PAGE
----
Yesterday, a.k.a. Cyber Monday, I clicked on a promotional email from Levis. The purveyor of denim goods had reduced all its prices by 40 percent—a scintillating deal. But as soon as I navigated to a charcoal gray trucker jacket, an orange-and-white box jumped out of the corner of my browser. DSTLD, it read, name-checking the Los Angeles denim company. Ethical alternative to Levis.
This is shopping, the DoneGood way. The Boston-based company wants to make it easier for consumers to patronize ethical and sustainable companies. Its Chrome extension—the one that powered the pop-up box promoting DSTLD—is its first product designed for reaching towards that goal. Once installed, the DoneGood Chrome extension is essentially an angel on a shoppers shoulder.
To generate these suggestions, DoneGoods engine draws from a wealth of data thats technically available, but not practically accessible, to consumers. It vets companies for credentials like B Corporation certification, or fair trade practices, and adds the ones that do to DoneGoods database. When you search for items online, DoneGood can generate ethical matches for companies that dont meet its set of standards. For instance, a search for hiking boots from The North Face may lead to a notification to check out Attain, a certified B Corp with a focus on worker’s rights. On the flipside, if you search directly for a company thats on DoneGoods list of good guys (like WIRED favorite Veja sneakers), youll see a seal of approval right away, in your Google search results.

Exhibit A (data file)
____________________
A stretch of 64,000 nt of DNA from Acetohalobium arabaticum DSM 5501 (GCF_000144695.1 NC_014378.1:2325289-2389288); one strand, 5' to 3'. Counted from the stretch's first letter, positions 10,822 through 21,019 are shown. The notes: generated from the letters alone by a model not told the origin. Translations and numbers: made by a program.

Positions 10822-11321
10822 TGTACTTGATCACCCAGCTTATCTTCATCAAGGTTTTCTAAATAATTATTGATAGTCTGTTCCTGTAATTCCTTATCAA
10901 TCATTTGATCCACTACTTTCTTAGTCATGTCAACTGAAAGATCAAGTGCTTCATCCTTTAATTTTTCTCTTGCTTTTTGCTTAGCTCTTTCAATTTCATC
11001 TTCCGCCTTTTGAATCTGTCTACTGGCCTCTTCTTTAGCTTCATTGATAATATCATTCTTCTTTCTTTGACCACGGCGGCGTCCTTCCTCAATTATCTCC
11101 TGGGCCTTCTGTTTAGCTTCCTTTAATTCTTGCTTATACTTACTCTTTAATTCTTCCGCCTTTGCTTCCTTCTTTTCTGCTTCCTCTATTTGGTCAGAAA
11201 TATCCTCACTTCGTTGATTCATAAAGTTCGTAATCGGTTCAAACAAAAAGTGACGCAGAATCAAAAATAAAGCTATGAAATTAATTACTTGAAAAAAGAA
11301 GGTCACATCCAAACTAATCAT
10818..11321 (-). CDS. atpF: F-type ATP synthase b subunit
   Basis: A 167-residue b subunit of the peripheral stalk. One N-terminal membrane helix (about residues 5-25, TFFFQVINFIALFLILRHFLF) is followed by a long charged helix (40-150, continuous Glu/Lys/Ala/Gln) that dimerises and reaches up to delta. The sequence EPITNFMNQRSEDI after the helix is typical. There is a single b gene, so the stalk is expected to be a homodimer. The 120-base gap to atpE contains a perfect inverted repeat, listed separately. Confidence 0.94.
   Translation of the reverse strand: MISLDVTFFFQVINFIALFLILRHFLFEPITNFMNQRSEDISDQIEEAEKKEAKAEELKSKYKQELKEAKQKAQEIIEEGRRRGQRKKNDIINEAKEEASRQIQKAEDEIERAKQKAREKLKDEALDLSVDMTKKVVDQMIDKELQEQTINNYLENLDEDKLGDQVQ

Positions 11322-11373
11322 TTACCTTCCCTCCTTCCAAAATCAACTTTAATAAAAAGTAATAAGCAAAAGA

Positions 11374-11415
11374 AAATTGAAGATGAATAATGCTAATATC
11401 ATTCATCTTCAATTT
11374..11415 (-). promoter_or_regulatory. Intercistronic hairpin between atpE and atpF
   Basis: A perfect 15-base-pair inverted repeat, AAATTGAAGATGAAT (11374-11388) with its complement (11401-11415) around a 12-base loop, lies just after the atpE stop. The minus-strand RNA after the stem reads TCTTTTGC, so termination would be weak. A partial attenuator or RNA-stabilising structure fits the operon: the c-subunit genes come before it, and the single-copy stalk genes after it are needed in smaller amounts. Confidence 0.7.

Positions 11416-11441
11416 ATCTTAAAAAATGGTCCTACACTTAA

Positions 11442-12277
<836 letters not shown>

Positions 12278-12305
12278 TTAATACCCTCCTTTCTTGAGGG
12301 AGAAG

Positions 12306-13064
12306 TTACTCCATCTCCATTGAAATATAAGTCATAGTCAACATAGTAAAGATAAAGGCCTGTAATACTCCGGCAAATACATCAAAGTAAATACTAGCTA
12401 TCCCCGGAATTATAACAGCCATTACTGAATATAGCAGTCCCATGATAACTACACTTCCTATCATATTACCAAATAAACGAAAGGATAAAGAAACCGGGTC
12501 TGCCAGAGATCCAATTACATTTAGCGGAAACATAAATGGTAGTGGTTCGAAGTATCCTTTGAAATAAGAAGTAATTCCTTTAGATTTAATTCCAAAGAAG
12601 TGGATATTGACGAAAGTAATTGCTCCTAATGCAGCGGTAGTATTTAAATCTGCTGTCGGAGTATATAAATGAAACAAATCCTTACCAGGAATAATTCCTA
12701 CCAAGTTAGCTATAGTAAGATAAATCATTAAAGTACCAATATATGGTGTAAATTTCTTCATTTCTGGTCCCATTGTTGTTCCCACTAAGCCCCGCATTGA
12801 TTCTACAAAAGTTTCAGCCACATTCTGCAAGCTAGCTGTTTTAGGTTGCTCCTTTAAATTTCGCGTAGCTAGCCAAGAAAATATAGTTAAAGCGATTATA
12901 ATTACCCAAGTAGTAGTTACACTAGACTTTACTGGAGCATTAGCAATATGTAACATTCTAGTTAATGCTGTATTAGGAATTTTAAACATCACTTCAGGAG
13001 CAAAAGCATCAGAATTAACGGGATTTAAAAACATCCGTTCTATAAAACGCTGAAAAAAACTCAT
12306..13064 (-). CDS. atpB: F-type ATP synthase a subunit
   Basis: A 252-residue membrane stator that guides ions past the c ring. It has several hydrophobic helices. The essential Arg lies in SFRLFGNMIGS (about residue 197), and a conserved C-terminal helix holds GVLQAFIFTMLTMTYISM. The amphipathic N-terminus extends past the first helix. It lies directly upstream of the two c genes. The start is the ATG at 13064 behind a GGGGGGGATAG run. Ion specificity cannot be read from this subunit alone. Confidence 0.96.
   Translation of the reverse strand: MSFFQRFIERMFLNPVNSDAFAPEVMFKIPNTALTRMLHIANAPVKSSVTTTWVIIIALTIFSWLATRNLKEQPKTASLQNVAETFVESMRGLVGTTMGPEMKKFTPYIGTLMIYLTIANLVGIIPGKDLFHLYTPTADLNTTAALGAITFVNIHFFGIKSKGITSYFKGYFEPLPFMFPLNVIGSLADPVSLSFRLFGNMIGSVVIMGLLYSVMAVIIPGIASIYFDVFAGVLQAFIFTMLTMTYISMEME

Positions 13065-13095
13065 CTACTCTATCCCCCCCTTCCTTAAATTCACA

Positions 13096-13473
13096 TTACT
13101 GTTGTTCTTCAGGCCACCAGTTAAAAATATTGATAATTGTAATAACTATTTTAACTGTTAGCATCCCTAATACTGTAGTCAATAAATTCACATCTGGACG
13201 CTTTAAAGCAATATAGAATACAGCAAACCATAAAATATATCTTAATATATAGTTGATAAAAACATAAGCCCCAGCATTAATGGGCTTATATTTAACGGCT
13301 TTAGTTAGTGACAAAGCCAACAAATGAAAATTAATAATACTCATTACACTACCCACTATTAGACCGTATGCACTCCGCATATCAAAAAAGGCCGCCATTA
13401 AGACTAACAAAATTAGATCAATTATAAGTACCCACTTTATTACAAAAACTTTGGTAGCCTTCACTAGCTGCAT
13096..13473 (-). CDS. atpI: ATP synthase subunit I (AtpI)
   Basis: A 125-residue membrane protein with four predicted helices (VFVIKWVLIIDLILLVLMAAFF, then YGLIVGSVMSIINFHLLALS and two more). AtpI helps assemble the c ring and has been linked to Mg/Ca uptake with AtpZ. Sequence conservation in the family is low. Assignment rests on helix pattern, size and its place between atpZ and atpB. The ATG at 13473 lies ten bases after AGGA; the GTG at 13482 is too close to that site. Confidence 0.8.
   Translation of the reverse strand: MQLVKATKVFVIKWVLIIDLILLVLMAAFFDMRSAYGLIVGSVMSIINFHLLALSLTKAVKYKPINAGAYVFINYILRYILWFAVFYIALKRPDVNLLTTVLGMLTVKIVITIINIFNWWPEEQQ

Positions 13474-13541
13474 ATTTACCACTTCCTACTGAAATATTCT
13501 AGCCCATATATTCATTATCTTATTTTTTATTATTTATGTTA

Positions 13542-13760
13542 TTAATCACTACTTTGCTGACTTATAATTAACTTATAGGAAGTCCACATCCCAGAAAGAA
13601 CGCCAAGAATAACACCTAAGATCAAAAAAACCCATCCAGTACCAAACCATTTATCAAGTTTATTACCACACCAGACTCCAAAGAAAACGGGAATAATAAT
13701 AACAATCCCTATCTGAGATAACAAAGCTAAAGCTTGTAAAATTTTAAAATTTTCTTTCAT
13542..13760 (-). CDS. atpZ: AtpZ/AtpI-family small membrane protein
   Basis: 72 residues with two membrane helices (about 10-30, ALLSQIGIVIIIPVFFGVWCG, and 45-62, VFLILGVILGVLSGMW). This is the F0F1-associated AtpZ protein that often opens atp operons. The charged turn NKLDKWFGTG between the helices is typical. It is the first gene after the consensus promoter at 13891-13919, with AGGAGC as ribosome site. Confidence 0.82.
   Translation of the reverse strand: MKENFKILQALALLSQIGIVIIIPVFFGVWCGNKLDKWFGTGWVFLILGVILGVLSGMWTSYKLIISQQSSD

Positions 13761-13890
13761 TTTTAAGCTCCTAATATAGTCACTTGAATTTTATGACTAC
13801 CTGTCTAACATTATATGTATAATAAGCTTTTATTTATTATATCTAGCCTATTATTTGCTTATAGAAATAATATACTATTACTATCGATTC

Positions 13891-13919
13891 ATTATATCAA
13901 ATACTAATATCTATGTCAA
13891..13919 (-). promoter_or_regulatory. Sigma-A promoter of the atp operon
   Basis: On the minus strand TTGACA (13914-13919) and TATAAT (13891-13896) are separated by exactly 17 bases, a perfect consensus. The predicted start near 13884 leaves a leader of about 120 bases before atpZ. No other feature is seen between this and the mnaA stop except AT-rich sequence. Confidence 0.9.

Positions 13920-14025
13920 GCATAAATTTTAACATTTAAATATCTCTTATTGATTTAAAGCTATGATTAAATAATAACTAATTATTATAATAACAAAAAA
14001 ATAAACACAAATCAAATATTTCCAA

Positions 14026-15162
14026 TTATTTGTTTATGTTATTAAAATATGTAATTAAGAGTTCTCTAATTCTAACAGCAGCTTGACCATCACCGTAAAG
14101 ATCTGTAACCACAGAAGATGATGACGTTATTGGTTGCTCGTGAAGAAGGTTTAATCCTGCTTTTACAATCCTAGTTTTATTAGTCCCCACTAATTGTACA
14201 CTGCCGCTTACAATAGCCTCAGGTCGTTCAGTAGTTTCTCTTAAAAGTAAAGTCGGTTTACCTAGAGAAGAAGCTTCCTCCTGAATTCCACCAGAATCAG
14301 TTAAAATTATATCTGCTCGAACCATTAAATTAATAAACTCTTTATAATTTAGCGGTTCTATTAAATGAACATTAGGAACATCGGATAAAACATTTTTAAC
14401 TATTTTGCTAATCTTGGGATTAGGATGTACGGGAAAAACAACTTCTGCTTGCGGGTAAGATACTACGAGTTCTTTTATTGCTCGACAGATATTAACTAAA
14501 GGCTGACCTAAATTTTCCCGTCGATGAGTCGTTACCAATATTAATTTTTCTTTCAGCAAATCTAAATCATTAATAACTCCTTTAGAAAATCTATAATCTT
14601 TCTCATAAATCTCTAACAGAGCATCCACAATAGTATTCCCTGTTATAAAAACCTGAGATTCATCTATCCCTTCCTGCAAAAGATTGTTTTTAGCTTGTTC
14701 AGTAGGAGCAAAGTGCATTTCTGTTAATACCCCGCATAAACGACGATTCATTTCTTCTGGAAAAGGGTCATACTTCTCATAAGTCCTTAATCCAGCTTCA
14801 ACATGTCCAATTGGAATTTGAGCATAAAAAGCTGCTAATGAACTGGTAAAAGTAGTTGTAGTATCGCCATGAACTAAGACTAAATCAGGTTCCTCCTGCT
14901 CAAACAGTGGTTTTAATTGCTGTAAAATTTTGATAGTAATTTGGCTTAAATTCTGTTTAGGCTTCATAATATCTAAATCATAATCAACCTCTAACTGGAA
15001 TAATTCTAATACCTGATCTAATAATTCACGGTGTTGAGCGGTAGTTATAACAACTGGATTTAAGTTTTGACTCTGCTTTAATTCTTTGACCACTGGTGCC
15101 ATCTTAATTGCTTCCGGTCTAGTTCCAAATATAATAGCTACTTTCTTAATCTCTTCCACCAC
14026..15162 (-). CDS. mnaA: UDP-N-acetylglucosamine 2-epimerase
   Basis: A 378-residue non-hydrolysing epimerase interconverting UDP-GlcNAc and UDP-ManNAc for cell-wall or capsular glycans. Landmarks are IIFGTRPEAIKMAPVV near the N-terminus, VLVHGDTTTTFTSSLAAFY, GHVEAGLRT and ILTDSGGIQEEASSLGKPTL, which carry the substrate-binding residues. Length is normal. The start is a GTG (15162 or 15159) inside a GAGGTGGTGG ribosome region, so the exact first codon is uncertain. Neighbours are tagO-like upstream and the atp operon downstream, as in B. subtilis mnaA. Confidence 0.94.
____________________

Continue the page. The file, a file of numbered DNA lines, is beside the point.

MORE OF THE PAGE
You vote with your wallet everyday, says Cullen Schwarz, one of DoneGoods founders. Its a supply and demand economy, so the more we demand sustainable and ethical business practices, the more the market will supply that. Schwarz views this as a David-and-Goliath kind of problem, and asserts that tools like the DoneGood Chrome extension and app could help to give the Davids a boost. Most of the companies DoneGood favors are small, maybe midsize, and have limited resources for splashy marketing campaigns. Theyre losing the SEO battle to the big name corporate brands, Schwarz says. DoneGood helps level the field.
DoneGood also has an app that lets you search for products through filters, like women-owned companies, or companies that sell organic and GMO-free goods. But the Chrome extension is the more interesting user experience. Schwarz says the decision to create it came from a desire to make ethical shopping as easy as possibleand the extension delivers on that front; a pop-up notification can instantly shield you from becoming complicit in business practices you dont believe in.
But the extension is also an impediment—one that introduces a dash of friction to an otherwise seamless experience, to make you pause and think. (Nextdoor, the neighborhood social network, tried something similar earlier this year.) It’s like a speed bump, and a small reminder that sometimes the easiest solution isnt actually the one thats best for us.